US 4242585 A
The disclosure relates to a dental panoramic radiographic apparatus capable of concurrently taking a normal picture of a temporomandibular joint in addition to a tomographic picture of a dental arch. The apparatus is highly significant in the photographic examination of a patient to be dentally treated in the jaw region, since the apparatus makes it possible to provide a tomographic picture of the dental arch and a normal picture of the temporomandibular joint simultaneously in the form of one sheet of X-ray film.
1. A dental panormaic radiographic apparatus capable of concurrently taking an X-ray picture of a tooth and jaw region and of a temporomandibular joint of a patient comprising a rotatable arm, an X-ray source provided on one end of said arm, an X-ray film provided on another end of said arm opposing said X-ray source and moving in synchronism about a patient's head with said X-ray source when said arm rotates with a constant distance being maintained between said X-ray source and film, said apparatus being characterized in that said apparatus comprises a means for fixing and holding a head of a patient in a position for photographing said tooth and jaw regions and a position above or below the position for photographing said tooth and jaw regions for photographing said temporomandibular joint and a means for starting and stopping the irradiation of an X-ray beam from said X-ray source in any of a plurality of positions as said arm rotates, said starting and stopping means comprising a means for sensing rotational position of said arm which generates a voltage which varies with the rotational position of said arm and a switching element which interrupts and connects a power source to said X-ray source in response to said varied voltage.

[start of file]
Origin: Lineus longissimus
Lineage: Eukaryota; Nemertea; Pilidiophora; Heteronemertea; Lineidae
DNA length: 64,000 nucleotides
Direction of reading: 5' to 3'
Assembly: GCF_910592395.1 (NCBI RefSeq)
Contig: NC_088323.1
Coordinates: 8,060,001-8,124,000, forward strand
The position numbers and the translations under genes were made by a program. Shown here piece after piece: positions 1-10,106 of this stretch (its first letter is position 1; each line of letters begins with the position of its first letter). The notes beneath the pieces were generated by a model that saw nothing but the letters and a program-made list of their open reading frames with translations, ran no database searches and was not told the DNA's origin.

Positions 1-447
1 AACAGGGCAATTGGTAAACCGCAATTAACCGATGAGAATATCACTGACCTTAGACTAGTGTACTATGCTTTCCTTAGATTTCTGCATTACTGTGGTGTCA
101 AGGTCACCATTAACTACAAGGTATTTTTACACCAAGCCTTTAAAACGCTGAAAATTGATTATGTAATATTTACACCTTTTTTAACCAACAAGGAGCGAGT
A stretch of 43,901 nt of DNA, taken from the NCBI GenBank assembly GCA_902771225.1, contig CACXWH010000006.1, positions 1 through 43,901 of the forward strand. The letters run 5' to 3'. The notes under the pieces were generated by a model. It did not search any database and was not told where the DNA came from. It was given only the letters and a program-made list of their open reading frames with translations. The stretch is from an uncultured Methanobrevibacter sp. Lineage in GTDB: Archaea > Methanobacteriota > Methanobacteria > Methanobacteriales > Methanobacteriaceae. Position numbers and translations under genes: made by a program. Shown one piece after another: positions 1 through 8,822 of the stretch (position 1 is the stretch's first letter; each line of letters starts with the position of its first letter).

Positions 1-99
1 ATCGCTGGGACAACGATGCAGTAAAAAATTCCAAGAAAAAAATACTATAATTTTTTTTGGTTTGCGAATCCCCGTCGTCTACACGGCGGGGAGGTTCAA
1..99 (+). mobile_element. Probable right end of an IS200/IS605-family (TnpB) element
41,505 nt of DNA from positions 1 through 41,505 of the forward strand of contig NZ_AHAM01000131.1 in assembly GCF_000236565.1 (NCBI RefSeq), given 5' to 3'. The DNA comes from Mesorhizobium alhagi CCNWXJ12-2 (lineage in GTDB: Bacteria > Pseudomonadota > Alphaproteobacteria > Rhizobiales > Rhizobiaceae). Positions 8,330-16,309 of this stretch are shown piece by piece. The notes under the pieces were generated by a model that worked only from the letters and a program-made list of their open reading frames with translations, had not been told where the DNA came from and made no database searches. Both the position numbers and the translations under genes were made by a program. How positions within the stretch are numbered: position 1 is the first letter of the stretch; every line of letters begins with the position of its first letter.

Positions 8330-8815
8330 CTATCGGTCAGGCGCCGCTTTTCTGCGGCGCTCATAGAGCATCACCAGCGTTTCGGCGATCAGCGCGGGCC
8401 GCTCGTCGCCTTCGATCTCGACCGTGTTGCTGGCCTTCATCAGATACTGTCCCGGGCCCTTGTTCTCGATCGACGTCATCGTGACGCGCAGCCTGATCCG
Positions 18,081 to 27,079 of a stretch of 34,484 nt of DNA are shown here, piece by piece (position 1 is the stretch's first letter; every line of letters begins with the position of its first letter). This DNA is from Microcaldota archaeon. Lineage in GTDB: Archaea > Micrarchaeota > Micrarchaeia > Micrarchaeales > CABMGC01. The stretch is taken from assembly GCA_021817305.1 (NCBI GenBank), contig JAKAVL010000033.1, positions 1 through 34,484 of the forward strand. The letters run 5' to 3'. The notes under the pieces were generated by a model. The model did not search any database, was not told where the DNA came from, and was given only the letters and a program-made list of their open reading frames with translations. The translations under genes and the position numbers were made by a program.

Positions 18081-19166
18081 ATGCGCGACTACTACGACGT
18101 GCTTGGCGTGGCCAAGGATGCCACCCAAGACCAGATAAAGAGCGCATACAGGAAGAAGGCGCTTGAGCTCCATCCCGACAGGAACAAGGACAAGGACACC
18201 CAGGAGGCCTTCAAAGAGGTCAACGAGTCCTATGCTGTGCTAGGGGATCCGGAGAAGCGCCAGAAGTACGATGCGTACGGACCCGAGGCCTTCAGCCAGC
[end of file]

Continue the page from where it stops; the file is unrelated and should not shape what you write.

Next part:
2. A device according to claim 1, further comprising a means for adjusting the height of said X-ray beam.